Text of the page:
By Ivan G Shreve Jr
In the annals of radio broadcasting, Detroit, Michigan’s WXYZ was a truly remarkable station. It would introduce one of the medium’s larger-than-life heroes (and a genuine pop culture icon) in The Lone Ranger in 1933. Ten years later, Sergeant Preston of the Yukon (described by more than a few as “The Lone Ranger on ice”) was added to its panoply of juvenile heroes. In between those successful programs came The Green Hornet, which premiered over WXYZ on this very date.
It was station owner George W. Trendle, giddy over the success of The Lone Ranger, that suggested to WXYZ director James Jewell and writer Fran Striker that they pursue a second radio series along the same lines. After kicking ideas back and forth, it was decided to tweak the Ranger formula (an individual facing off against the forces of corruption prevalent in both politics and society) to give it a modern-day bent. The legend has it that Trendle was obsessed with using a bee as a symbol for the new hero, purportedly due to an incident in which he spent a sleepless night in a hotel room with a trapped bee buzzing constantly.
The show’s original title was The Hornet. Trendle wasn’t completely satisfied with this; he was concerned about possible legal problems since that same title had been used for a previous radio series. After a discussion on the color of the hornet (pink, blue, chartreuse), it was decided that their hornet would sport a hue of green. (I read somewhere that “green hornets” are the angriest of their kind—but I am not going to say this with any degree of authority, because I make it a point to stay away from any kind of hornet, regardless of their color.)
It probably didn’t escape the notice of those listeners who tuned into The Green Hornet that there were a number of similarities between the series and the earlier Ranger. The Ranger’s mode of transportation was “his great horse Silver,” while the Hornet tooled around in a sleek, black automobile dubbed “The Black Beauty.” Both heroes operated outside the law (though they themselves were not lawless), and for their trouble were occasionally believed by law enforcement to be engaging in criminal behavior (though it always seemed that The Hornet got the worst of this—all the Ranger had to do was show skeptics a silver bullet to remove all doubt). And like the Lone Ranger’s “faithful Indian companion Tonto,” the Green Hornet had his own sidekick in a Filipino valet named Kato. Kato, like his boss, was not what he seemed: he functioned as the Hornet’s chief-cook-and-bottle-washer, but he was quite schooled in chemistry (the Hornet’s gas gun and smokescreens were his designs) and the art of Oriental combat. Kato also knew the Green Hornet’s true identity: Daily Sentinel publisher Britt Reid.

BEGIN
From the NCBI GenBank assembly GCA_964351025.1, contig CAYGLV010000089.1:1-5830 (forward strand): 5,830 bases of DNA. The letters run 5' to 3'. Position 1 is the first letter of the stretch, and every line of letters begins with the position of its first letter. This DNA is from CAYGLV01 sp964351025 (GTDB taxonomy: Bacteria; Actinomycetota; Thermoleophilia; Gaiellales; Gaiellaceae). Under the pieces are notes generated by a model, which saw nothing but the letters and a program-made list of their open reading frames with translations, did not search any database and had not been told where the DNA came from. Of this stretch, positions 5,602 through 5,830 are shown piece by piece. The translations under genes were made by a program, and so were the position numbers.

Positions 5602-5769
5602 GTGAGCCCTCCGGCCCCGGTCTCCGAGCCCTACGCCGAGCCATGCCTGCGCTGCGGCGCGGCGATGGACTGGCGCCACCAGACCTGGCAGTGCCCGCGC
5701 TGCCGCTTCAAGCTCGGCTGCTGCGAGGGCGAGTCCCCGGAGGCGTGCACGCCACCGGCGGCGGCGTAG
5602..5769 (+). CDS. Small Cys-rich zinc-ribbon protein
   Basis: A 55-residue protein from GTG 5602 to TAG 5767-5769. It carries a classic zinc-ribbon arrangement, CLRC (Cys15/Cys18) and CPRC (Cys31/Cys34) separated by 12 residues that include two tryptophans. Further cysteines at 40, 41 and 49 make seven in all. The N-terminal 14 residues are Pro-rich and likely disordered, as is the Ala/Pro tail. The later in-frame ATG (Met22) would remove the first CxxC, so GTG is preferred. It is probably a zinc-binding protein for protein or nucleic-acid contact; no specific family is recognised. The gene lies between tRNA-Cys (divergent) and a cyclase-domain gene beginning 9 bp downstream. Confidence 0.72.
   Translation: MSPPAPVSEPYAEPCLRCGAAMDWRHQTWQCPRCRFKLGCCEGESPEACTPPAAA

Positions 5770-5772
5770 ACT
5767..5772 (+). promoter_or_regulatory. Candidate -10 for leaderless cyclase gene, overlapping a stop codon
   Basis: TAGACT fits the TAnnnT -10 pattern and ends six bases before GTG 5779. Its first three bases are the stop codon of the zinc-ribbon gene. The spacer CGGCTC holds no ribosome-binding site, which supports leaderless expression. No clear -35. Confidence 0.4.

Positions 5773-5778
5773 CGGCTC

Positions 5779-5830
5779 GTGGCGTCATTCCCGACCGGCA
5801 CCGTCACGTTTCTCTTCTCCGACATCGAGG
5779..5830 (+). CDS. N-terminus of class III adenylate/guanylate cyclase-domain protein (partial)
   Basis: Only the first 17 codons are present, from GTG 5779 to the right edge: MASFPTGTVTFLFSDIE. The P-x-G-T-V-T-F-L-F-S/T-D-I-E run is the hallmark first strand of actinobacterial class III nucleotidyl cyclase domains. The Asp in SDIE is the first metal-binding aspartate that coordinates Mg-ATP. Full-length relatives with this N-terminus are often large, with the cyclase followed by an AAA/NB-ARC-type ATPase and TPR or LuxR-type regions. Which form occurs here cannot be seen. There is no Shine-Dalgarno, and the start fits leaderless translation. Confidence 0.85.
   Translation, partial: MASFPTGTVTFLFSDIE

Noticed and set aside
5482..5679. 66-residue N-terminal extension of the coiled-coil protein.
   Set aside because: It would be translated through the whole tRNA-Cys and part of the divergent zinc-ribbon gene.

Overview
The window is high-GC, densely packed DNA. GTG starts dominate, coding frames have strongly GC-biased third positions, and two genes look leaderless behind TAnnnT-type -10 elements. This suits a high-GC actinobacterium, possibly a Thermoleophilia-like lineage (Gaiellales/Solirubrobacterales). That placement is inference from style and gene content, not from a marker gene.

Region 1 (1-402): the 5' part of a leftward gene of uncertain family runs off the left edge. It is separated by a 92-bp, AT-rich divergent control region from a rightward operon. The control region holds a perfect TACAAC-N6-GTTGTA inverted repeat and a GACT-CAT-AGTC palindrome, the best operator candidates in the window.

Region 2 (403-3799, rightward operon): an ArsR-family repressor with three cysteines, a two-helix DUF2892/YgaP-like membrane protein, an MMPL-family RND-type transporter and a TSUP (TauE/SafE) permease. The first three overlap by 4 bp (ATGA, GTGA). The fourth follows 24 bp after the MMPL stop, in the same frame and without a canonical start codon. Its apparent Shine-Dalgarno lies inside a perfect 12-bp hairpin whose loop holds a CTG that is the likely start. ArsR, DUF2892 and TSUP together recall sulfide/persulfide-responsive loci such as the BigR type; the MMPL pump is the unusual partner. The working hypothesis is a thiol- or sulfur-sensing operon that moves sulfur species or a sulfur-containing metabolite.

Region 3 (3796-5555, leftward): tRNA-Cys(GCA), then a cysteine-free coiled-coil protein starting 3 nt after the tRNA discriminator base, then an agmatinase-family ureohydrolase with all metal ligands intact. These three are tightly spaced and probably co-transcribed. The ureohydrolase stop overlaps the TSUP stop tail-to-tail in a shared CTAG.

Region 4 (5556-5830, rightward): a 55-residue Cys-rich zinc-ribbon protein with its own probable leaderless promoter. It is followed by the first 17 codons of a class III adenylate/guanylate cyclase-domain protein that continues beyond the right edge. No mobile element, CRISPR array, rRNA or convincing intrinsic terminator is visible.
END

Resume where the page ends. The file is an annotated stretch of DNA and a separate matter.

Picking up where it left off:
That last name may ring a familiar bell. As the mythology of The Lone Ranger developed over the years, the folks at WXYZ gave their masked hero a certain backstory: he had been Texas Ranger John Reid. And in a number of Lone Ranger episodes, he would ride with his young nephew, Dan Reid. The Green Hornet’s writers later capitalized on this familial connection by revealing that Dan Reid was the father of Britt, who had quite a surprise for his pa when he revealed that he was more than just a callow millionaire playboy. As the cherry on top of this sundae, the elderly Dan Reid was played by John Todd—who played Tonto on The Lone Ranger. (You can explore this fascinating history in the Radio Spirits collection Generations, which contains episodes of both The Lone Ranger and The Green Hornet that examine the bridge between these two iconic heroes.)
Did anyone else but Kato (and later Dan Reid) know that Britt Reid and The Green Hornet were one and the same? Well, Britt’s secretary Lenore Case (“Miss Case” to Britt; “Casey” to pretty much everyone else) certainly suspected that something was up. In the final years of The Green Hornet’s radio run, she had put two and two together…but kept the information to herself. One person who did not suspect was Michael Axford, a cantankerous Irishman who started out on the series as Reid’s bodyguard, but eventually wound up as one of the Sentinel’s reporters. (And you thought Sean Penn was responsible for the death of journalism.) Axford could certainly handle himself in a tough scrape, but he served mostly as the program’s comic relief, forever railing against “that no-good spalpeen, the Har-nut!” Other Sentinel employees included the paper’s ace reporter Ed Lowry and resourceful female photographer “Clicker” Binney.
When The Green Hornet premiered over WXYZ in 1936, the titular hero was played by actor Al Hodge. Hodge became so identified as “the Har-nut” that when Universal brought the crime fighter to the silver screen in the form of a 1940 serial, they had Hodge dub the voice of the Hornet. (He was physically portrayed by Gordon Jones.) Hodge would be replaced by Robert Hall in 1943, and Hall himself would be relieved by Jack McCarthy in 1946. McCarthy continued in the role until the series rounded up its last evildoer on December 5, 1952 as the familiar strains of Rimsky-Korsakov’s The Flight of the Bumblebee played the program out. (Another similarity to The Lone Ranger was the use of familiar classical music pieces as their theme music.)
Copyright 2016 Ivan G Shreve Jr and RSPT LLC. All rights reserved.